Wednesday, May 05, 2010

Landmarks (45)

Guillaume de Machaut: Ma fin est mon commencement.  

I'm going to cheat here and let this little rondeau — with all of its play of multiple symmetries and self-similar constructive wit uniting text and tunes — stand in for the whole corpus of Machaut's music, because I came to know the whole surviving catalogue more or less at once and I'm attached to all of it, secular and sacred, monophonic and polyphonic, and must refuse leaving anything out.   It may be fairly argued that Machaut's musical style is not sufficiently distinct from the surviving music of his contemporaries, but none of his contemporaries, nor his immediate successors left a body of work comparable either in size or variety to Machaut's, and none, to my ear, was his match for the shape of his tunes or sensitivity of his ensemble textures. (And, of course, his musical work was a complement to his poetry.)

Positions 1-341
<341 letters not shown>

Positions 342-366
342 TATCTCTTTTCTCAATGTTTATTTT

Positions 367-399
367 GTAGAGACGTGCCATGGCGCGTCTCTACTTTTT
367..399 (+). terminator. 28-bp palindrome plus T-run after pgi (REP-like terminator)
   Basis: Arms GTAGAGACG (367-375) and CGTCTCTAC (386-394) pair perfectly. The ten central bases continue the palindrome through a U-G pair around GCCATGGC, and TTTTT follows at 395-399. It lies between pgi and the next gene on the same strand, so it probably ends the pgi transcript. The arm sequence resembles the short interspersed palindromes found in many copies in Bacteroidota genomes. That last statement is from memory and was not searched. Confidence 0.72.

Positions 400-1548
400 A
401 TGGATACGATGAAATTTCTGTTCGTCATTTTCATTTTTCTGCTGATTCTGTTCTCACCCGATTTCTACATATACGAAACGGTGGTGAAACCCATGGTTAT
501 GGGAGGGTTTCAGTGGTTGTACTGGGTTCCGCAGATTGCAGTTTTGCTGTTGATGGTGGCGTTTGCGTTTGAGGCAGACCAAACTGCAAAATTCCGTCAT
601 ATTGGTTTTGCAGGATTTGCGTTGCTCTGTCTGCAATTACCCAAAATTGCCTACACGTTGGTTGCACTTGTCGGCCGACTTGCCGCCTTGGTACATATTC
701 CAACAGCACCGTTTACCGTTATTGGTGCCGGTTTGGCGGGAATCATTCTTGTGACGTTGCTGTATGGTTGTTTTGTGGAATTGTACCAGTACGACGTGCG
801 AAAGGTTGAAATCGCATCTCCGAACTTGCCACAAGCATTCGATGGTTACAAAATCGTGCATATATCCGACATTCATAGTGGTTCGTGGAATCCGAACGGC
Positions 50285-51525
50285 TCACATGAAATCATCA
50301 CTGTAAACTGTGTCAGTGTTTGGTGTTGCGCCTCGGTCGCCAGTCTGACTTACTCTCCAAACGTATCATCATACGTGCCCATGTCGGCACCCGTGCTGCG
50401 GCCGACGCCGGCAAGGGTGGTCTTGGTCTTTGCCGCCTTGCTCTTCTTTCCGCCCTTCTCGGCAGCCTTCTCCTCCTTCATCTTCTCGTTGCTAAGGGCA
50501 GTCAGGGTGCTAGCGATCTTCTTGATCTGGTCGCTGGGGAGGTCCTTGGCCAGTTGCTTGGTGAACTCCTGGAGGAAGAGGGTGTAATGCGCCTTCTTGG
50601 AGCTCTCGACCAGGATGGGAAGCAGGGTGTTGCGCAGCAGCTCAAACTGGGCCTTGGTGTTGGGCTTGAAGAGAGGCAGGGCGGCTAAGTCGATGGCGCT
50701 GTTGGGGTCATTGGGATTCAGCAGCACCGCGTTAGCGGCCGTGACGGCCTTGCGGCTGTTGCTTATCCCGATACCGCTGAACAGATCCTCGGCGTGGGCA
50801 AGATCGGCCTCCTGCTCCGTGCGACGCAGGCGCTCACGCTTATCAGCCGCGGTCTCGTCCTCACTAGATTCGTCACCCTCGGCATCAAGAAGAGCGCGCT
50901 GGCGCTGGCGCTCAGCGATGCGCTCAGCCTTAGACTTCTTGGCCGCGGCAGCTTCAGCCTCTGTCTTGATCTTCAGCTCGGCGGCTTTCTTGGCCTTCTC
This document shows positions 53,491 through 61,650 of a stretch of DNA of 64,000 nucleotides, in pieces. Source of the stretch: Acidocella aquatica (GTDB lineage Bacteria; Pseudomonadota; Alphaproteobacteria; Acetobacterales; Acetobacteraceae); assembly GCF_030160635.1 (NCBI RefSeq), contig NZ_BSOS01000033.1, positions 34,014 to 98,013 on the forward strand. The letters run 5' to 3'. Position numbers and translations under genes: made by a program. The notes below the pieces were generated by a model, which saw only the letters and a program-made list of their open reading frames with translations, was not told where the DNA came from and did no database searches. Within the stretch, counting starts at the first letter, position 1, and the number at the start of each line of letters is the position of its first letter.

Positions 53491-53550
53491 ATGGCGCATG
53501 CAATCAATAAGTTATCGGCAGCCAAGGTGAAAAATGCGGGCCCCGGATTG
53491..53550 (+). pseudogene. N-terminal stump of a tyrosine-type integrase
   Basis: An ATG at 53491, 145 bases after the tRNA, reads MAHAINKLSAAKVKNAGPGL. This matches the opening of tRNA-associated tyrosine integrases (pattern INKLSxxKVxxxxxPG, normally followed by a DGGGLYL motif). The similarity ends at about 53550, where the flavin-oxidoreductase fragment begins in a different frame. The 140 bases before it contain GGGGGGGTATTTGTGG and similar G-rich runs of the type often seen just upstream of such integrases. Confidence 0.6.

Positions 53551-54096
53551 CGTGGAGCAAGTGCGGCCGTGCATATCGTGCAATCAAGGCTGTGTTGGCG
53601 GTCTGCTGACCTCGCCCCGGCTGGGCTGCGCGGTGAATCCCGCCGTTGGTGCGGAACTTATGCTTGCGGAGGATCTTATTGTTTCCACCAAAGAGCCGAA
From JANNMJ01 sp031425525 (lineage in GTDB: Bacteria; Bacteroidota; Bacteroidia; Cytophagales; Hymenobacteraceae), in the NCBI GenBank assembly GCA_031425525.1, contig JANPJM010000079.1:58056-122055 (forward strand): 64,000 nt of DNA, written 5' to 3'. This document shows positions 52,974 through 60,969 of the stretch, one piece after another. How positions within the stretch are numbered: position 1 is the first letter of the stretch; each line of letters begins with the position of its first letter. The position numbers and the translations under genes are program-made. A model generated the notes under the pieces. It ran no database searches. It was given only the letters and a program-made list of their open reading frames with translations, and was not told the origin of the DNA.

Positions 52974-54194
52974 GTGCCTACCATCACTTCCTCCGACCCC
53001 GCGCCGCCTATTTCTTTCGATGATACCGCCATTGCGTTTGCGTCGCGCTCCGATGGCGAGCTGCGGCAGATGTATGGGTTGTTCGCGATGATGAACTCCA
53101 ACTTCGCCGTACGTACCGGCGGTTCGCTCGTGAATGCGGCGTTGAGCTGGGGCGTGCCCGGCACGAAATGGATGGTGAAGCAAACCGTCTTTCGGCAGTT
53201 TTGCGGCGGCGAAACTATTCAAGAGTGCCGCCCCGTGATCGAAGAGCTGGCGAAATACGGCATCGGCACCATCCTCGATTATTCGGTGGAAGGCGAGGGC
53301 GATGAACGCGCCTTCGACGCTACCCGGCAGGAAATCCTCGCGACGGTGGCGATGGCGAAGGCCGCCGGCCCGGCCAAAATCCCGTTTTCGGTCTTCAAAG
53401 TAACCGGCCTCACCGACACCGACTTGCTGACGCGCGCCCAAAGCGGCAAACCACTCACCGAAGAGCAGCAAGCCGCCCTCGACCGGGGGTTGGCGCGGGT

The Machaut celebratory year of 1977 was an important one for me, as discovering Machaut's music showed that music research and performance could be complementary activities, and the combination of both activities was compositionally inviting.   A summer workshop in the mountains, with a collegium led by La Noue Davenport, was an exciting introduction to the rhythmic and tonal vigor of this music and an incredible contrast to the fare in high school band or choir.  Copying out scores by hand, with the ambition of getting friends to sing or play them, was an opportunity to gain fluency in all the c clefs and try to puzzle out the Medieval French, but most importantly, to discover, for the first time and from inside-out, how a style of music, and the formal or textural variants within that style, actually worked.   In the polyphony, especially, I was drawn to the great degree of freedom that voices could have between points of resolution or cadences, an experience marvelously echoed in the elaborating voices and instruments in Javanese gamelan music, Karawitan, which come together at seleh, targeted tones at the end of formal units.   All the elements of this style — the fixed forms, some syllabic, others melismatic, the cadential formulae, the use of accompanying tenors, the use of extended syncopations and hockets — all registered, deep, in my musical consciousness, and with this a certain aesthetic ambition, that music should be able to live both in the depths, in its construction, and flow, at its surface.  

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